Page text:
As we get older we begin to have trouble hearing clearly and we normally just accept it as a normal part of aging. Perhaps we begin to turn up the volume on the TV or keep asking our grandchildren to speak up when they’re talking to us, or perhaps we begin forgetting things?
Loss of memory is also commonly viewed as a normal part of aging because the senior population is more susceptible to Alzheimer’s and dementia than the general population. But what if the two were in some way related? And, even better, what if there was a way to address hearing loss and also maintain your memories and mental health?
The connection between mental decline and hearing loss
Cognitive decline and dementia aren’t usually associated with hearing loss. But if you look in the right places, you will see a clear connection: if you have hearing loss, even at low levels, studies have revealed there’s a substantial risk of developing dementia or cognitive decline.
People who have hearing loss also frequently deal with mental health issues including anxiety and depression. Your ability to socialize is affected by cognitive decline, mental health problems, and hearing loss which is the common thread.
Why does hearing loss affect cognitive decline?
While there is no concrete finding or conclusive proof that hearing loss causes cognitive decline and mental health issues, there is some connection and numerous clues that experts are looking at. They have identified two main scenarios that they think lead to issues: the inability to socialize and your brain working overtime.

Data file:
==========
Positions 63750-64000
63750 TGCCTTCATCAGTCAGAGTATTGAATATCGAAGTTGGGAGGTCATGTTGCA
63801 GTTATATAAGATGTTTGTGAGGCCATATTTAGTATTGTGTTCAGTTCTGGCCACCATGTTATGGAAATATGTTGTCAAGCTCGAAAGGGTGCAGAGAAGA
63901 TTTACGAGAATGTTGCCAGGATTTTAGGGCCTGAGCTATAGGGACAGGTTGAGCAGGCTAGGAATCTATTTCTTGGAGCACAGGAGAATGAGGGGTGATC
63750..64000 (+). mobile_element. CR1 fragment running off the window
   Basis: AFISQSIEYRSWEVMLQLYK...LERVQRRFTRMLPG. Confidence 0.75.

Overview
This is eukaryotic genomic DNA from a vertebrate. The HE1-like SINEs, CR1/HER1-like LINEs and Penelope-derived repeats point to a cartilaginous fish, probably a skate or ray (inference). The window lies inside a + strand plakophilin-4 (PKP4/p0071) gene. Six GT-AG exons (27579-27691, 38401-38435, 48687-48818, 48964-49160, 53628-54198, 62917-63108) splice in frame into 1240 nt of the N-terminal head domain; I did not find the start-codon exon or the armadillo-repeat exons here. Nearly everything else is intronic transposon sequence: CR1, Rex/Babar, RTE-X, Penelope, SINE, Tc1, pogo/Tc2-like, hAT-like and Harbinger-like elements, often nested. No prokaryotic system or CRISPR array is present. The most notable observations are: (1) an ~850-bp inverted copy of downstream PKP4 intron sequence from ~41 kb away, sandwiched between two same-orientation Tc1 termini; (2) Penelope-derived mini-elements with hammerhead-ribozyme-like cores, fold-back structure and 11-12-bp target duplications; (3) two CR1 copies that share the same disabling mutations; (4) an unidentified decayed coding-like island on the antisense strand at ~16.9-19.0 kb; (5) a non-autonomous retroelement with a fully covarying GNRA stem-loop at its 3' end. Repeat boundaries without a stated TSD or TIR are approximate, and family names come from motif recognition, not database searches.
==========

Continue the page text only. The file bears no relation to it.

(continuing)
Studies have demonstrated that anxiety and depression are frequently the result of loneliness. And people are not as likely to socialize with other people when they have hearing loss. Many people with hearing loss find it’s too difficult to participate in conversations or can’t hear well enough to enjoy things like going to the movies. Mental health problems can be the outcome of this path of solitude.
In addition, researchers have found that the brain often has to work overtime to make up for the fact that the ears don’t hear as well as they should. Ultimately, the part of the brain in charge of other tasks, like holding memories, has to use some of its resources to help the region of the brain responsible for hearing. Cognitive decline will then progress faster than normal as the overworked brain struggles to keep up.
How to prevent cognitive decline with hearing aids
Hearing aids are our first weapon against cognitive decline, mental health issues, and dementia. Research has shown that people improved their cognitive functions and were at a decreased risk of developing dementia when they used hearing aids to fight their hearing loss.
We would see fewer instances of cognitive decline and mental health issues if more individuals would just wear their hearing aids. Of all the individuals who need hearing aids, only between 15% and 30% actually wear them, that’s between 5 and 9 million people. Almost 50 million people cope with dementia as reported by the World Health Organization estimates. For many people and families, the quality of life will be improved if hearing aids can decrease that number by even a couple million people.
Are you ready to improve your hearing and maintain your memory at the same time? Contact us today and make an appointment for a consultation to learn whether hearing aids are right for you and to get on the path to better mental health.